Personally I'm really enjoying Bob Cordery's 'The Portable Wargame' at the moment as they give me a nice and simple set of rules, but with enough challenges and decisions to make to provide a good game. So this evening I was able to set up, play the game and take it down, all within less than an hour. And I enjoyed the game. Given my general lack of gaming time these are perfect for me.

By the way, both games looked really good:).

Heinz-Ulrich von Boffke said...

Fun games! Which is of course the point. If one's choice of rules do that, that's at least half the battle, if you'll excuse the expression. I am finally getting my own (Really?) five core rules nailed down, although I must admit that they owe much to Mr. Featherstone and other early proponents of the hobby.

Best Regards,

Stokes

Grenzer John said...

There's an un-official variant for TYW/ECW that I played with a friend of mine a short time ago. It does work but it's a bit quirky. I'd use it again for fast, simple one-off games.

Norm said...

Thanks for taking the time to give a considered view of the rules. I have them on the shelf ... where they have stayed! I will at least take them down now and have a browse.

I do agree with your observations about 'ganging up' in melee. I would much rather see a system that has a one on one resolution, with additional units acting as supports.

Stuart C said...

Keith - I have the strong feeling that KOWH was something they did as people wanted to use their historic armies and currently in the KOW fantasy system they would all fall under one human army list, which is basically medieval. I think its essentially an orphaned project they are nt planning to develop.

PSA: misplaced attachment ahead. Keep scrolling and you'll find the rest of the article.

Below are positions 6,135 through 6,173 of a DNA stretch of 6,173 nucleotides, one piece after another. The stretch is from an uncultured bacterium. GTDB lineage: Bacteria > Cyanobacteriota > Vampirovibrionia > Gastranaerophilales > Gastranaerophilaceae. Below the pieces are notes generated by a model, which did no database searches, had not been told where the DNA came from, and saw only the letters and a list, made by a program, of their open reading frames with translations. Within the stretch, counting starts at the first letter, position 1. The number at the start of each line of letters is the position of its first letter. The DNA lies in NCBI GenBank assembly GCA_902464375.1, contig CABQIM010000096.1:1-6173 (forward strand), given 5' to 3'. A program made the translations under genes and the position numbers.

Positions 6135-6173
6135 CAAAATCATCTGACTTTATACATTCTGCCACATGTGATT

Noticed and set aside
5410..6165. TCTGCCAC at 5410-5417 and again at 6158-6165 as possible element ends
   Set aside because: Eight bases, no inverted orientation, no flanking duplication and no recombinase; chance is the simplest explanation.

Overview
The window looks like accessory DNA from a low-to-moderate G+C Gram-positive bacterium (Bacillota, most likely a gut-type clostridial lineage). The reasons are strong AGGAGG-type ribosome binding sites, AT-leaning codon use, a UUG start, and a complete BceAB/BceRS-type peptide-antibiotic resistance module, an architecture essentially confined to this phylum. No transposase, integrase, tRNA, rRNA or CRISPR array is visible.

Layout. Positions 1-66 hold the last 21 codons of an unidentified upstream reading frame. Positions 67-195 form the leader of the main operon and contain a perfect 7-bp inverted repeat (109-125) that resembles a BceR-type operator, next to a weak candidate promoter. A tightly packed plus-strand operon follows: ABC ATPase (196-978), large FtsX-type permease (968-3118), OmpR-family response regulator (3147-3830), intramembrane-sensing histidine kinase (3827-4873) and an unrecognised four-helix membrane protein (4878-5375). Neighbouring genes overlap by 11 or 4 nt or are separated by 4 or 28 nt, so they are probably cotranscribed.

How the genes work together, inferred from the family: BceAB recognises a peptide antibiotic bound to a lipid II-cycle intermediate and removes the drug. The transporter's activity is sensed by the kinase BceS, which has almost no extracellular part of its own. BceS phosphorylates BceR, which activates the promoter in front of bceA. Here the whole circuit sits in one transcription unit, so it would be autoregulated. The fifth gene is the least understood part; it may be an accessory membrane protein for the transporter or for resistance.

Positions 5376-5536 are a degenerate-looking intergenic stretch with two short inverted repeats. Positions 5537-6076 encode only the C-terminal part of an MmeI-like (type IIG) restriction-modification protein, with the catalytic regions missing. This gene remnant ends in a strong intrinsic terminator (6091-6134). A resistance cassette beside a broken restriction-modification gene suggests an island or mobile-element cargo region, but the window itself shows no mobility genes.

So...they might be up for someone else developing it further or doing one of their Clash of Kings style annual supplements. They appear at quite a few shows in our area and always seem up for a chat about their games. Might be worth a chat when you next spot them to get more background on the system / your thoughts on KOWH.

Keith Flint said...

Thanks Stuart. I'll keep an eye out for them. I have a lot of respect for Mantic, not least for the amount of free stuff they offer.

Anonymous said...

I think that your original idea to write your own rules would be better then to change again and again rules which are more or less not to your taste.

In my opinion all your amendments create a different game then KOWH. Or to say it in different word: your result is the same like many rules, which use for example the "engine" of Black Powder/Pike & Shotte etc. by Warlord, but include aspects from other rules (Cards to activate Units etc. like Kugelhagel).

Personally I have a large collection of figures for ancient warfare (early Romans) but as more I learnt about ancient warfare, I felt that it is very difficult to reflect the style of fighting even if you use two similar armies - Spartans vs Thabian.

Both of your games are looking great. But I prefer the second one. I don't like those frontal affairs, as you know. I hope you enjoy Ancient warfare nevertheless and I hope to read more about your rules.

Cheers

Damnitz